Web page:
We’re currently introducing a new design and are making sure everything works.
Resources for professionals
Young Hackney represents a significant change in the way we do youth work. It brings together the skills and expertise of the Youth Service, Youth Support Team and Youth Offending Team into Young Hackney units – self directed, multi-skilled work teams where expertise is shared.
A single front door
The system is designed to give young people and their parents easier access to services. Young people will be able to start their journey wherever Young Hackney workers are based: whether this is at a youth centre, at a school, or within a youth health clinic.
Units will be based in the new Young Hackney centres and at other venues in the community, where they will work closely with schools and other universal services. Staff at each of the four neighbourhood centres, linked to the central hub at Forest Road, will work to develop partnership arrangements with other youth providers to ensure a local youth offer that is:
- meeting the full spectrum of young people’s needs
- available at times when young people want to access services
The nature of partnerships with other agencies varies according to circumstances on the ground, but can involve
- the Child and Adolescent Mental Health Service (CAMHS)
- the Integrated Gangs Unit
- Metropolitan Police
- Probation Services
- voluntary and community sector providers
- education, training and employment services
Some Young Hackney units will be assigned specific functions, doing family, court, partnership triage, custody triage and resettlement work.
The Young Hackney approach
Young Hackney is founded on the belief that all young people in the borough have the ability to achieve, regardless of their background – and given the right set of circumstances, and a positive range of influences, they will reach their full potential.
The challenge for Young Hackney is to provide opportunities for all to thrive, while giving appropriate support to those young people who need it, when they need it. We recognise that some young people will require more intensive and persistent support than others. Under these circumstances, we expect the new service to be able to intervene in a more effective way.
For some, the level of support required will need to be intensive and persistent. For others, positive contact with their peers and the opportunity to contribute to the development of the community will be sufficient. In all cases, we will seek to ensure that young people have the opportunity to influence, shape and improve the services on offer to them.
In providing support, Young Hackney workers will always start by looking at the ‘whole’ young person, identifying the positive networks and influences that already exist in their life, and finding ways to reinforce these networks. More often than not, this will be other young people they know, and we will always try to make sure young people are guided by the constructive influence of their peers.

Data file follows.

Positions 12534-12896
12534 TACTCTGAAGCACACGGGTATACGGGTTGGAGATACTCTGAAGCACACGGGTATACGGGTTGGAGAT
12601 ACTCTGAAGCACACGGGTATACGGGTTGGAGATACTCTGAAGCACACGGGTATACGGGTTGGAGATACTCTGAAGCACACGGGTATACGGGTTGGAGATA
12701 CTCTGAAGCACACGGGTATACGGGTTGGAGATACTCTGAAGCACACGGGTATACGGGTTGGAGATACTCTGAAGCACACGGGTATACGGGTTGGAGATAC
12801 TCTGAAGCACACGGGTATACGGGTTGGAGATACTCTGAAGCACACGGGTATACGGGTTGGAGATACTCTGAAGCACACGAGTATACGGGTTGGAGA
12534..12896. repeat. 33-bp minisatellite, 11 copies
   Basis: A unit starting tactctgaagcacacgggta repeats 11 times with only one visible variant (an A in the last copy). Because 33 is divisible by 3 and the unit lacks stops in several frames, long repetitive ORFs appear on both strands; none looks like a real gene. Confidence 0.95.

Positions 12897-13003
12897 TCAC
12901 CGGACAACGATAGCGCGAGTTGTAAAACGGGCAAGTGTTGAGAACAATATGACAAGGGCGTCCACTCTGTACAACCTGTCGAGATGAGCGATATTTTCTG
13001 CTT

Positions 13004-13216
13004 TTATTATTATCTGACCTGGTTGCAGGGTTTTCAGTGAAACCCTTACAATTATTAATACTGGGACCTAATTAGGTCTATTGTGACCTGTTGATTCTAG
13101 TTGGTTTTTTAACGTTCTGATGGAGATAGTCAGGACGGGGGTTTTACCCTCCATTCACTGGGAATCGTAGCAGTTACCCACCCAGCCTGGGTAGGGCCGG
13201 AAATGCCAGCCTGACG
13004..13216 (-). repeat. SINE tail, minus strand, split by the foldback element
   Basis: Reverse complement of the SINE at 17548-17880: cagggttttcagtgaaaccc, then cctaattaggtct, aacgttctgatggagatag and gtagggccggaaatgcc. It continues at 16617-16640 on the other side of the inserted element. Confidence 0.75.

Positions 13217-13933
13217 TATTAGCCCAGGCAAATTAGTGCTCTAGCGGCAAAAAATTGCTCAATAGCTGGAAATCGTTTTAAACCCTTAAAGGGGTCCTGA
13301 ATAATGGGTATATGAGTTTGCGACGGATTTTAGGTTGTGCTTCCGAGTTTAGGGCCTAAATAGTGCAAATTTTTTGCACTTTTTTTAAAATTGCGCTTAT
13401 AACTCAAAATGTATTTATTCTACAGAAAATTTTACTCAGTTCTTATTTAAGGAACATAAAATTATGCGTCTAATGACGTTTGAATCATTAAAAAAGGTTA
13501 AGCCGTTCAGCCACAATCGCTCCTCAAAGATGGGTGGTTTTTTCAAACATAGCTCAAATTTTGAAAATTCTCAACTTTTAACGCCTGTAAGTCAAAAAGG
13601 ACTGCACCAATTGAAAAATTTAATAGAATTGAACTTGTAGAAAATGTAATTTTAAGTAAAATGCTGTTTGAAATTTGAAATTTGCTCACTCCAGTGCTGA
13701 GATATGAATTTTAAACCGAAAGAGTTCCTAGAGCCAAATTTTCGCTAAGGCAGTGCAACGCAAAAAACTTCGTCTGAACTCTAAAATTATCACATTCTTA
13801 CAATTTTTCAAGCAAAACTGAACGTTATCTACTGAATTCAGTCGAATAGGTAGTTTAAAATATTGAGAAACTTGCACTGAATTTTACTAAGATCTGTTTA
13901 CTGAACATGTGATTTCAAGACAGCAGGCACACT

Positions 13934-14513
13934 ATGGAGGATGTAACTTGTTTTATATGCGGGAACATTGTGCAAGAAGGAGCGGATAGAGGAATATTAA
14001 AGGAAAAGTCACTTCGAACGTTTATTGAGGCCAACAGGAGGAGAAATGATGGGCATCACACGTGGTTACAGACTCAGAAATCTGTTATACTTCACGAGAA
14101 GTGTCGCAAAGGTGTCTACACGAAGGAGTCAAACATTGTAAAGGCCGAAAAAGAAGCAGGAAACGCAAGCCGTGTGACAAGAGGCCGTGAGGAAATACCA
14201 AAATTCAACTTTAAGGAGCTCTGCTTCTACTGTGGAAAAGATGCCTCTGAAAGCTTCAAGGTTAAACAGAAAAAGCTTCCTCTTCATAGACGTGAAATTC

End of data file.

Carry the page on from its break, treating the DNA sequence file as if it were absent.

The increased importance of young people’s peers is a natural part of the transition to independence. By identifying with peers, adolescents start to develop moral judgment and values, and to explore how they differ from their parents. Their ability to act independently – their agency – develops over time.
Young Hackney recognises that the shift in the adolescent’s social world from family to peers does not lessen the importance of the family in his or her life. In some circumstances, it may be necessary to support not only the young person but also his/her family through change.
We also believe that young people are not the passive recipients of circumstances; that they play an active role in shaping the context in which they operate. Influences are bi-directional and effective relationships are collaborative.
Young Hackney is therefore committed to reaping the positive benefits of group work, understanding that it provides a context in which young people can help each other. It can enable them to influence and change personal, group, organisational and community problems.
Youth Provider Networks
Youth Provider Networks (YPNs) are made up of organisations and young people that come together to discuss issues affecting their local area. In drawing together organisations from the public and voluntary sectors, the YPNs aim to create a co-coordinated approach to local decision-making, making the most of the skills that exist within the borough.
Youth Provider Network meetings
YPNs hold quarterly meetings in each of the four neighbourhoods within Hackney: Stoke Newington, Shoreditch, Homerton and the North East. Each neighbourhood Provider Network is chaired by a representative from the voluntary and community sector.
The current Chairs for the neighbourhood networks are:
- Homerton Gabin Sinclair, Director, Rising Tide
- Shoreditch Gail Mistlin, Director, Skyway
- Stoke Newington Ida Scoullos, Hawskley Court TRA
- North East Simon Donovan, Manor House Development Trust
If you’d like to find out more about the Youth Provider Networks or find out when the next meetings will take place, email firstname.lastname@example.org.
Community Empowerment Network
Young Hackney also works closely with VCS organisations through the Community Empowerment Network (CEN), run by Hackney Council for Voluntary Services. CEN is the umbrella organisation for a number of networks that relate to youth provision. For more information, visit Safer young Hackney.